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```					Maximum Conditional Mutual Information
Weighted Scoring for Speech Recognition

Mohamed Kamal Omar,
Ganesh N. Ramaswamy

IBM T.J. Watson Research Center

Present by: Fang-Hui Chu
outline

•   Introduction
•   Problem formulation
•   Implementation
•   Experiments and results
•   Discussion

2
introduction

• This paper describes a novel approach for extending the
prototype Gaussian mixture model
– achieved by estimating weighting vectors to the log likelihood
values due to different elements in the feature vector

• The weighting vectors which maximize an estimate of the
conditional mutual information between the log likelihood
score and a binary random variable representing
whether the log likelihood is estimated using the model of
the correct label or not

3
introduction

• This estimate of the mutual information is conditioned on
the maximum likelihood estimated HMM model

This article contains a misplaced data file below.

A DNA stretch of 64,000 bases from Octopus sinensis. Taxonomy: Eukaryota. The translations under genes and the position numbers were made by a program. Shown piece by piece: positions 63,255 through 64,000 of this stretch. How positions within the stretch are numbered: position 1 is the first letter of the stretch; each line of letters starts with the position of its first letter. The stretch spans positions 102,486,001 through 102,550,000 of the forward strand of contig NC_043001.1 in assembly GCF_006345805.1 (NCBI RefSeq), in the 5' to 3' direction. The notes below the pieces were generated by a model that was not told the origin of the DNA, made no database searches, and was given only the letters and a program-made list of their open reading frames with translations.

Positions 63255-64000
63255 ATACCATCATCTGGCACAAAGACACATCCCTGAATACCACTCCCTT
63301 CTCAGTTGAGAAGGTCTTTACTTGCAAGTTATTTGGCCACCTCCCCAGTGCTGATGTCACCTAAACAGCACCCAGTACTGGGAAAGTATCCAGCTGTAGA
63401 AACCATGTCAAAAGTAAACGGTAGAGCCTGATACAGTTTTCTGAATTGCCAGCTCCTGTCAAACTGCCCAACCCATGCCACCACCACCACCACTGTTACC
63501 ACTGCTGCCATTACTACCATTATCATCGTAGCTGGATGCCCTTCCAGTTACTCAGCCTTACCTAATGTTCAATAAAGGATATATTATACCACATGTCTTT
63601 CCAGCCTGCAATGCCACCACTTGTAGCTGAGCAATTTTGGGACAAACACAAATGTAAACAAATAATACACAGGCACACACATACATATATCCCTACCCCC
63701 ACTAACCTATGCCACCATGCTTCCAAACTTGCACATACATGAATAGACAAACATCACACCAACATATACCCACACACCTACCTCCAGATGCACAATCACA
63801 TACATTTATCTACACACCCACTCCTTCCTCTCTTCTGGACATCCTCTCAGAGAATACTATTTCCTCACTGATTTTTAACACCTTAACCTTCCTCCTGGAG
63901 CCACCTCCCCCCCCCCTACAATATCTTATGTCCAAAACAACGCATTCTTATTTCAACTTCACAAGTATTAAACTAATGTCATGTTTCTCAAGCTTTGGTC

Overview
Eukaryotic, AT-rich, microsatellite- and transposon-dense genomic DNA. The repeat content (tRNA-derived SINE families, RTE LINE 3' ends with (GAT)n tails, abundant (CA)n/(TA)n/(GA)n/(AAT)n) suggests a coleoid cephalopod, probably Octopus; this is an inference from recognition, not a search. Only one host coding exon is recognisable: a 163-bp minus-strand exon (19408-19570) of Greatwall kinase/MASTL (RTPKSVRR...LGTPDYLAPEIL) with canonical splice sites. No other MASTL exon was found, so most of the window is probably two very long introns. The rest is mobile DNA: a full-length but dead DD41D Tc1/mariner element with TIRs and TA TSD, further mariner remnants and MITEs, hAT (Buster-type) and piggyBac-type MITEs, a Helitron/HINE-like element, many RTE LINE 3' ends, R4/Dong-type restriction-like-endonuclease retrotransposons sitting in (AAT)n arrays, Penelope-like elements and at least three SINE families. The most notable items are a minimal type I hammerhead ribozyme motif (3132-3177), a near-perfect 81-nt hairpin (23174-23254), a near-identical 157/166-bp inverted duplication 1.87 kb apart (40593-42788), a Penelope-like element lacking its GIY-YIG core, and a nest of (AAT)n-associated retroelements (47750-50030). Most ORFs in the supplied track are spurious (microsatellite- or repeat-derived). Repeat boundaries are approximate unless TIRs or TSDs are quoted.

• We show that maximizing this objective function is
equivalent to maximizing the differential entropy of a
normalized log likelihood score
– under Gaussianity assumption of the log likelihood conditional
PDF given the value of the binary random variable.

4
problem formulation

• The mutual information of the log likelihood score and
the binary random variable is
I ( S , B)  H ( S )  H ( S | B)

• the acoustic log likelihood values for each frame in the
training data is calculated using this HMM model as

skt  log P(Okt |  ),

5
problem formulation

• Using state-dependent weighting of the contributions to
the likelihood due to different feature elements and
replacing the sum over the Gaussian components by the
maximum
n
log P(Okt |  )   wj log P(Okt | m* ),
j

j 1

m

where m*  arg max H m P(Okt | m )
                               

6
problem formulation